For access to all of our training, gear, and race coverage, plus exclusive training plans, FinisherPix photos, event discounts, and GPS apps, sign up for Outside+.
Laurie Boge openly admits that her time spent in a war zone in Iraq has prepared her well for coping as an ER doctor during the COVID-19 outbreak. She says now, more than ever, her triathlon training is keeping her grounded—and her training focus has shifted from being race-oriented to remaining healthy.
As an ER doctor at Mount Sinai Hospital in Miami Beach, Florida, she is still waiting for their hospital to reach its peak number of cases, but that does nothing to diminish the anxiety that her and her co-workers are already feeling.
“We see what’s happening in New York and we are just trying to prepare ourselves as best we can,” says the two-time Ironman finisher. “The peak is not expected here in Miami for another week or two. Anxiety is super high, but our volume of patients in the ER has been lower. People are staying home and not coming in unless they absolutely have to.”
In the past few weeks, Boge has helped set up a mobile hospital near Fort Lauderdale and another 450-bed hospital on Miami Beach. Everything is geared toward being ready and being prepared. And despite working 12-hour shifts, she is doing her best to keep her triathlon training as structured as possible. She had been planning to race Ironman St. George next month, but after it was postponed she has since deferred it to Ironman Chattanooga next year.
“Training has become an important part of my day,” she says, “Not just for my physical health, but for my mental health. My training has actually become a lot more structured these past few weeks than it has been for years. I have been aiming to do two sports each day as well as a short strength circuit.”
Together with her husband Berk, they have turned the short pool in their backyard into an endless pool with some innovative use of bungee rope, and her workout regimen has recently come to incorporate Zwift. As someone with two Ironman finishes under her belt—Chattanooga in 2014 and Texas in 2015—she already knows what it takes to keep things ticking over.
“My goal is to not push my body too hard, just aerobic training. My motivation has changed from being race-oriented to staying healthy mentally and physically. It’s a different type of motivation. I’m holding back on the harder intervals. We all know how putting in a tougher few weeks can knock back our immune systems. I’m sticking to aerobic work, listening to my body. This all helps keep you sane and physically ready to fight the virus if you do contract it. And also sleep, lots of quality sleep.”
Boge already has a deep reserve from which to draw when it comes to resilience and stoicism in fighting something way bigger than her. After finishing med school in 2001, Boge began a three-year residency in emergency medicine with the Army, which saw her deployed to Baghdad, Iraq, for a year from 2005-2006. She worked as an ER doctor in the busiest trauma center in Iraq, an experience that she says is paying dividends now.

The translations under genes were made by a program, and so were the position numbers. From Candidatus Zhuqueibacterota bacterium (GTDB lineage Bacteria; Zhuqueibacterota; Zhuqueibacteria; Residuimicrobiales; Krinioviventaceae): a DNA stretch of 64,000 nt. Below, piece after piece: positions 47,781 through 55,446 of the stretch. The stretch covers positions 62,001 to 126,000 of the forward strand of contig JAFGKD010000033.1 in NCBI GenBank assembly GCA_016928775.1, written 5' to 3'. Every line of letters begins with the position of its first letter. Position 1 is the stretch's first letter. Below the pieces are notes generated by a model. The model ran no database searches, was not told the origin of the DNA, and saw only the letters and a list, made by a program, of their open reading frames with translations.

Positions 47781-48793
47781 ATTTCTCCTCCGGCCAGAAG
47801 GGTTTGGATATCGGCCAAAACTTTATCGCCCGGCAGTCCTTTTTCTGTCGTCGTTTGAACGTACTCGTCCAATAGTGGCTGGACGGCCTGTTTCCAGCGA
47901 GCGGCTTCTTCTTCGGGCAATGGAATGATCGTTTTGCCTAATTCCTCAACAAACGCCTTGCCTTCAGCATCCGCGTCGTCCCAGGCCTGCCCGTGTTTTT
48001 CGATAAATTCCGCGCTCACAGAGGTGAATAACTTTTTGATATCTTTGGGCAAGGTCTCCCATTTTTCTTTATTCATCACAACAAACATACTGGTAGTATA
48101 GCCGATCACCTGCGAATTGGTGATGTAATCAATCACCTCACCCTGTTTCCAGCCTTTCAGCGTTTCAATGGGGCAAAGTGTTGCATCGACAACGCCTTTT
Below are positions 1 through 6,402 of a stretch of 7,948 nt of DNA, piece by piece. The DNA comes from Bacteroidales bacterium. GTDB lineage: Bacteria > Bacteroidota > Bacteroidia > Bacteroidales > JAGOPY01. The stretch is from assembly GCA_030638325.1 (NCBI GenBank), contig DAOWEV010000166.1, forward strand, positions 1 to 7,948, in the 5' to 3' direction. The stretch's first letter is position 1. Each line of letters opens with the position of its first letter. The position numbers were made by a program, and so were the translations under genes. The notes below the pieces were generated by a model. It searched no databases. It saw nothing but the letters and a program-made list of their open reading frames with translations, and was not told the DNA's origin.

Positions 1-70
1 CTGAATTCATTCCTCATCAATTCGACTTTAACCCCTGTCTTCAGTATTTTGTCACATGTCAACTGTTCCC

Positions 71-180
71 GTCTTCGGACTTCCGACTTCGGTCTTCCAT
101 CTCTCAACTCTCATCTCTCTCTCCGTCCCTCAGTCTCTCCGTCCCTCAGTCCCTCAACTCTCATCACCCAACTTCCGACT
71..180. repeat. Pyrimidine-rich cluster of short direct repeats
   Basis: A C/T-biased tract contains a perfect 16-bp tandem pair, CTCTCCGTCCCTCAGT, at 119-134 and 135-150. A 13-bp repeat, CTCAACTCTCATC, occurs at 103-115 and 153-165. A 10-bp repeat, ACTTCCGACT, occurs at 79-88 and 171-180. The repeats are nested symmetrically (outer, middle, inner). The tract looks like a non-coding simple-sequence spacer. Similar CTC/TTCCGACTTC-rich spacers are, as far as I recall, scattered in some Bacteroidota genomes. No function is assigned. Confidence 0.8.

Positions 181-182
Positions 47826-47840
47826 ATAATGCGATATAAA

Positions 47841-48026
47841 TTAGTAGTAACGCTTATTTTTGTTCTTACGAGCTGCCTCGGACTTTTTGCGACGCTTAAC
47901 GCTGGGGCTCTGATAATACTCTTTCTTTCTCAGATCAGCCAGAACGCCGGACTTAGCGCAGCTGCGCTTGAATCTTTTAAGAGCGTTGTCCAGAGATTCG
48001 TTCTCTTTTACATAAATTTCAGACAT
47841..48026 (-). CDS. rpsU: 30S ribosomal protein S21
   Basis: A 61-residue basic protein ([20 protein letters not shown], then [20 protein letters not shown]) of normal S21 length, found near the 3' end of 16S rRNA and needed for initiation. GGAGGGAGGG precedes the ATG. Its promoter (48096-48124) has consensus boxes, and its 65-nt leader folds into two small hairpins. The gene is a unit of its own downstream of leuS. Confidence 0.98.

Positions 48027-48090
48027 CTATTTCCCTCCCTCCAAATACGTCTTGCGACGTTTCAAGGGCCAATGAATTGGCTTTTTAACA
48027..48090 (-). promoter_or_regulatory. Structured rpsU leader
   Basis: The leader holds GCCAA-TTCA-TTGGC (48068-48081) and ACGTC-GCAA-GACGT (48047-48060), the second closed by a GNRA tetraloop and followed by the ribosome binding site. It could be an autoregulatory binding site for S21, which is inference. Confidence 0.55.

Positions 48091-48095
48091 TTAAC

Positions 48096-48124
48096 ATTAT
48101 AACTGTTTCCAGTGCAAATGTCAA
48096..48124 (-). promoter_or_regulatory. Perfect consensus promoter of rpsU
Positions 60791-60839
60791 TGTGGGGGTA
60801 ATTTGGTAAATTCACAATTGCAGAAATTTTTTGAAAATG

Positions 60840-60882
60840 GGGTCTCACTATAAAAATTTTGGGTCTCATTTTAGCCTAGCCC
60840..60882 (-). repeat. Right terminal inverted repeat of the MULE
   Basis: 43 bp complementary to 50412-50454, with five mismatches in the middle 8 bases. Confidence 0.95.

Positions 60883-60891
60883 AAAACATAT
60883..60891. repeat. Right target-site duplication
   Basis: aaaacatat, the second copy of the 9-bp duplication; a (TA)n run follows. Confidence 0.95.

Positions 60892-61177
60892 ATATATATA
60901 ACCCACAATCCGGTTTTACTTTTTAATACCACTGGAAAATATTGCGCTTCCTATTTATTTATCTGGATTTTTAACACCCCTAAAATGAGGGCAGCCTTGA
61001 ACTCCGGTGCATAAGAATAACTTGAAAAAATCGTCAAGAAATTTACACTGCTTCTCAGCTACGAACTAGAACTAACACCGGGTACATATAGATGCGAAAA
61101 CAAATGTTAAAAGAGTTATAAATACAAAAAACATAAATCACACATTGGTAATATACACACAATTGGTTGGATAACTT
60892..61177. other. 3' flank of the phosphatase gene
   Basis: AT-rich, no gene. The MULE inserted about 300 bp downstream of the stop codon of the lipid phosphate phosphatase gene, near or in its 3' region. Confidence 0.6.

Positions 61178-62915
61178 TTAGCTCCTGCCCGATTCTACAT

“This does remind me of when I went to war,” she says. “The coming together, the having to do whatever it takes to get through, everyone trying to help their community and their nation. We might not have the best tools and equipment but everyone is still all-in, making it work, making it happen. It is true resilience.”
She says her hospital has not yet had any issues with PPE or ventilator shortages, and they are using UV light systems to clean N95 masks at the end of each day.
“We used to wear a N95 mask once and then throw it away, but now we keep that mask on all day,” she says. “We should be OK with the gear we have.”
She also says she has been overwhelmed by the level of community support the hospital has received, adding: “Our community is super supportive, everyone is really doing their part by staying home. But it’s not just that, the amount of food that’s being sent into us on a daily basis, and people dropping off masks and supplies—it’s amazing.”
Boge has been working three 12-hour shifts per week, a pattern which will continue until she is needed more, potentially every day. “If you look at Italy and China at their peak, 15-20% of health care workers ended up contracting the virus, and if that happens we will need everyone else on board, especially as patient numbers increase.”
While her tri racing has obviously taken a back seat during this time, the longer term goal of her third Ironman (now on the calendar for next year) is helping her in more ways than one.
“I knew my schedule would be 100% work-focused from now on, so I thought it best to defer to a race in 2021,” she says, of her plans to race Ironman Chattanooga next year. She says her goal now is to use her training to stay healthy—mentally and physically—and stay in shape for races to come.
Her advice for other triathletes?
“Definitely figure out how you can change and adapt your workout regime to avoid others. Where possible, cycle and run on quiet paths/roads and change your workout hours. If you do find yourself indoors a lot, then don’t forget to find some time to get outdoors, even if just for a short walk.”